It’s the first major study to tie reduced immunity to the use of fever-lowering medicines. The study only looked at preventive use of Tylenol — not whether it is OK to use after a fever develops.
The effect was small and the vast majority of kids still got enough protection from vaccines. But doctors at the U.S. Centers for Disease Control and Prevention say the results make “a compelling case” against routinely giving Tylenol right after a shot.
Tylenol or its generic twin, acetaminophen, is widely recommended as a painkiller for babies. Many parents give it right before or after a shot to prevent fever and fussiness, and some doctors recommend this.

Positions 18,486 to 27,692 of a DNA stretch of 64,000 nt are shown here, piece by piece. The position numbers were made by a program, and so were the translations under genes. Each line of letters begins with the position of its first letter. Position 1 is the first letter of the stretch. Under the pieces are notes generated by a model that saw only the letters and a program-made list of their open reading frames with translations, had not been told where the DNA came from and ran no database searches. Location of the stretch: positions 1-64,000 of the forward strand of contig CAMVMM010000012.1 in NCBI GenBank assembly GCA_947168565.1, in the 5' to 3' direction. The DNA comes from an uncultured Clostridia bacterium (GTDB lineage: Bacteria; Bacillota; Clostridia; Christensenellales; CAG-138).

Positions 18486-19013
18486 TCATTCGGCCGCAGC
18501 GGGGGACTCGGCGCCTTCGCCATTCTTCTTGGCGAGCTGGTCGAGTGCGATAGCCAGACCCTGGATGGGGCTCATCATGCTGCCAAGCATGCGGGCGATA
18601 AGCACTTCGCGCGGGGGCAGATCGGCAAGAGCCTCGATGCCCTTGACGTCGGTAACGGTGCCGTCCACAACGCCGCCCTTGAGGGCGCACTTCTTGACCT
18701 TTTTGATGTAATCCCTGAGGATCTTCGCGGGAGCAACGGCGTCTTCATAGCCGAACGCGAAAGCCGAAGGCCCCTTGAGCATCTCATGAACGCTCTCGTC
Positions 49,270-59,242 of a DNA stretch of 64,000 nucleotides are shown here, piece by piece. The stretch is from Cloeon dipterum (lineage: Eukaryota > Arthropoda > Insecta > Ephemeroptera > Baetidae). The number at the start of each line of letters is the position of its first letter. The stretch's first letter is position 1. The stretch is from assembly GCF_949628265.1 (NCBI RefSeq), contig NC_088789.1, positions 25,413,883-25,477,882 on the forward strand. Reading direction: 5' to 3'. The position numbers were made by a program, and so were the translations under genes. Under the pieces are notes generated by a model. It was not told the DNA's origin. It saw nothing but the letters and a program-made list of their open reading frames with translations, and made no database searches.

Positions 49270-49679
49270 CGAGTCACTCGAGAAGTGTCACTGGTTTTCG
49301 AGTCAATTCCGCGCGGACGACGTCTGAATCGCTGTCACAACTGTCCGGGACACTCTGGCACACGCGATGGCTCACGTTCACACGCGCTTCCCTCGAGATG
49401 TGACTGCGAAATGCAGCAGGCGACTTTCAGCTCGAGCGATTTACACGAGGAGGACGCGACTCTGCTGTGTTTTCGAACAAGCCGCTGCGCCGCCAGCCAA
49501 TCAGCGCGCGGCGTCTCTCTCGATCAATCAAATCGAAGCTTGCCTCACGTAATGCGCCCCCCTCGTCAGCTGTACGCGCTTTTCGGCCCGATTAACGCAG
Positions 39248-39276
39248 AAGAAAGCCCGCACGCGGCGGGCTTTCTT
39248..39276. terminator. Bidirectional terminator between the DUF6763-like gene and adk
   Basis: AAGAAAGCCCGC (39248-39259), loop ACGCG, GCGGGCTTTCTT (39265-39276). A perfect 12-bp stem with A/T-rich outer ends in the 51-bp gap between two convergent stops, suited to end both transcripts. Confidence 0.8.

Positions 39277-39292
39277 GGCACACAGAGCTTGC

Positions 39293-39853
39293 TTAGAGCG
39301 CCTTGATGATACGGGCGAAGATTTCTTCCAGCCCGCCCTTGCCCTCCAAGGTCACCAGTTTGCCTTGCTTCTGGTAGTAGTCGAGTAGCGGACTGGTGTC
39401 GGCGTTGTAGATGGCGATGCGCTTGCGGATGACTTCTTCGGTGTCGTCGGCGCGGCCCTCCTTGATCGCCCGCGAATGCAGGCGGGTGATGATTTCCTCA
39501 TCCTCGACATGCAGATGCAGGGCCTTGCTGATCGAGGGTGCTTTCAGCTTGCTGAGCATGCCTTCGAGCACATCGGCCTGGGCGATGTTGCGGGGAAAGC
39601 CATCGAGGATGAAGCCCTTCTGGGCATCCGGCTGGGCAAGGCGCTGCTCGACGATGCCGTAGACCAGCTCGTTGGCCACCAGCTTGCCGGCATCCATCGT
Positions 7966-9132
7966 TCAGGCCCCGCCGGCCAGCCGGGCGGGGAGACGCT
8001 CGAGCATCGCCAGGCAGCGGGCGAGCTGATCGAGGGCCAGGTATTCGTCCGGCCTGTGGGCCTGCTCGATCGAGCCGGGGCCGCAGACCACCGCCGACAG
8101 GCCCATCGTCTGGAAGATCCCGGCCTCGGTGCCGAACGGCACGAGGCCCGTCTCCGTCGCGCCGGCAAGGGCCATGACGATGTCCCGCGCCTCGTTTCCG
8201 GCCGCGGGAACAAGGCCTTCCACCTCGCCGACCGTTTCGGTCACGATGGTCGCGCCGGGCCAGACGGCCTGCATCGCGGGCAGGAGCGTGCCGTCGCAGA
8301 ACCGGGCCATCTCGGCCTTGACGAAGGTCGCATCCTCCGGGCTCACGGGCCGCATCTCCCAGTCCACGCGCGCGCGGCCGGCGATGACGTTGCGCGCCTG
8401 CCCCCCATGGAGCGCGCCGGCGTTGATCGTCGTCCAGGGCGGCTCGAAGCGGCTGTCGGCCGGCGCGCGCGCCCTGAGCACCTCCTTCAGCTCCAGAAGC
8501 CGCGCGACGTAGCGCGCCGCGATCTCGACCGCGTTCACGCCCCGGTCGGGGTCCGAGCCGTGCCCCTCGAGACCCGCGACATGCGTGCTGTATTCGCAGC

But fever is a natural part of the body’s response. The study finds that reducing the fever — especially the first time a baby gets a vaccine — seems to curb the immune response and the amount of protective antibodies made.
The study was done at 10 medical centers in the Czech Republic and involved about 450 infants being vaccinated against polio, pneumonia, meningitis, whooping cough, tetanus, hepatitis and other childhood diseases.
The results are published in today’s issue of the British medical journal, Lancet.
(Copyright 2009 by The Associated Press. All Rights Reserved.)